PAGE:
Severe Hypertension in a 14-Year-Old Boy

Inas H. Thomas, MD

Disclosures

May 31, 2017

Editor's Note:
The Case Challenge series includes difficult-to-diagnose conditions, some of which are not frequently encountered by most clinicians but are nonetheless important to accurately recognize. Test your diagnostic and treatment skills using the following patient scenario and corresponding questions. If you have a case that you would like to suggest for a future Case Challenge, please contact us.

Background

A 14-year-old boy with no significant medical history presents with a worsening headache over the past 2 days. His parents report that he started complaining of a headache the day before, when he came home from school. His parents gave him ibuprofen, which seemed to help him sleep. However, today he has the headache again and has been sweaty and flushed. His parents thought he may be developing migraines because he also complained of blurred vision, nausea, and dizziness. The patient's father has a history of migraines. The patient has had similar headaches over the past few months.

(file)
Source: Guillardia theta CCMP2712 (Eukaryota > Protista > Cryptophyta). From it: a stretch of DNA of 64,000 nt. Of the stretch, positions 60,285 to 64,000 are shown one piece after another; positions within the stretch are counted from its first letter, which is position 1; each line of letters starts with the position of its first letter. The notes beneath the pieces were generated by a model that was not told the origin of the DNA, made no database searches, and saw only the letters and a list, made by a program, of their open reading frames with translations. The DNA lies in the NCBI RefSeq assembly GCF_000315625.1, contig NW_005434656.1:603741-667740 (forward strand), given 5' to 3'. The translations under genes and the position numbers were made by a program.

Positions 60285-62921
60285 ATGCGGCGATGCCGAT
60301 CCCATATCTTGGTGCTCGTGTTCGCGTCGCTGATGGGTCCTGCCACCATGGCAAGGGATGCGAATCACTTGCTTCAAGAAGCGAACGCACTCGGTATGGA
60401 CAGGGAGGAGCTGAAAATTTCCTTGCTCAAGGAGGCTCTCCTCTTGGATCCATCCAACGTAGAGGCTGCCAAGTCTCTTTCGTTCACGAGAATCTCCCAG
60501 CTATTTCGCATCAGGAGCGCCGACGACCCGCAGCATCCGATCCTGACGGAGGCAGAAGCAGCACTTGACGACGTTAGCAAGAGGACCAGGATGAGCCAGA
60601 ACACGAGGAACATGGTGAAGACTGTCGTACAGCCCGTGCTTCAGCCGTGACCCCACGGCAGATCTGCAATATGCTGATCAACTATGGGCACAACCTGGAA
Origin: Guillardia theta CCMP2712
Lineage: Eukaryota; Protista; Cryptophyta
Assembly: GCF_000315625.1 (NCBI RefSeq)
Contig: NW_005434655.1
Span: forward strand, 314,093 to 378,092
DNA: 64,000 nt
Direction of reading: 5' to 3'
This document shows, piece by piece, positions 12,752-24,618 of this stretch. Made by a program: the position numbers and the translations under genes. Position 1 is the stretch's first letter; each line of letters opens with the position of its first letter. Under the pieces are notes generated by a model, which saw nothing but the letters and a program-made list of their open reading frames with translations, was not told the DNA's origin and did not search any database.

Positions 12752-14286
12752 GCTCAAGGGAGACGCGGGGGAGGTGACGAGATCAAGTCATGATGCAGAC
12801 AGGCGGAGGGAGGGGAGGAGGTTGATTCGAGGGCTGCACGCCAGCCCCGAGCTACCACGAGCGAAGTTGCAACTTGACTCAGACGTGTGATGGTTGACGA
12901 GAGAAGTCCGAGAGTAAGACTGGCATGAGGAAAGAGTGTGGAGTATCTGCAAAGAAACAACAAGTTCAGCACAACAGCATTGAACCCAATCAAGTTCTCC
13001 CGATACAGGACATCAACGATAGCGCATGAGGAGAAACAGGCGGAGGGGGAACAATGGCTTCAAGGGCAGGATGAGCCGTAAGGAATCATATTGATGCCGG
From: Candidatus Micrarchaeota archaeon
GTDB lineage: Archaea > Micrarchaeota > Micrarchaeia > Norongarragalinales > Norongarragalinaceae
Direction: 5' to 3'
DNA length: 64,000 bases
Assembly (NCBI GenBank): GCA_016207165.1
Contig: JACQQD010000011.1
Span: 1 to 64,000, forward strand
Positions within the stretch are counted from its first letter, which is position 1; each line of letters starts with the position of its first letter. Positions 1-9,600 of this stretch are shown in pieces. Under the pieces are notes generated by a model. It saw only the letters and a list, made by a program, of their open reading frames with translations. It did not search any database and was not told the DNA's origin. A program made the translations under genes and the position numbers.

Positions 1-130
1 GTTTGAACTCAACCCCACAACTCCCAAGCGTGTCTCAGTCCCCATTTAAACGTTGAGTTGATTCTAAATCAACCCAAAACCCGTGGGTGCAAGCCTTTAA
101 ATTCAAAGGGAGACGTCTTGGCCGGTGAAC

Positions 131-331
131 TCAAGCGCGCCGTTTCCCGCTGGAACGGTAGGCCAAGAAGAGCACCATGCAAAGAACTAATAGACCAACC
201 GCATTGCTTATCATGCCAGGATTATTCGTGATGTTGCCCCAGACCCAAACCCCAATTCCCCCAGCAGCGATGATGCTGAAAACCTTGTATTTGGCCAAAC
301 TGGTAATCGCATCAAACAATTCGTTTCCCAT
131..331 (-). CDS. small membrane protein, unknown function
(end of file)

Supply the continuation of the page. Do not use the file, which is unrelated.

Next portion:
The patient has been struggling at school, with both a decline in behavior and schoolwork over the past few months. His parents are worried that stress may be triggering the headache or migraine, owing to multiple stressors; these include the boy's recent evaluation for attention-deficit/hyperactivity disorder. He has also had abdominal pain with some looser stools. His parents do not report fever or significant weight gain or loss.

The patient has no past medical or surgical history. Medications include ibuprofen as needed. His family history includes his father's migraines; his mother has Hashimoto thyroiditis and is being evaluated for kidney cancer. His maternal grandfather died of a stroke in his early 30s. With his parents outside the room, the boy denies illicit drug use.

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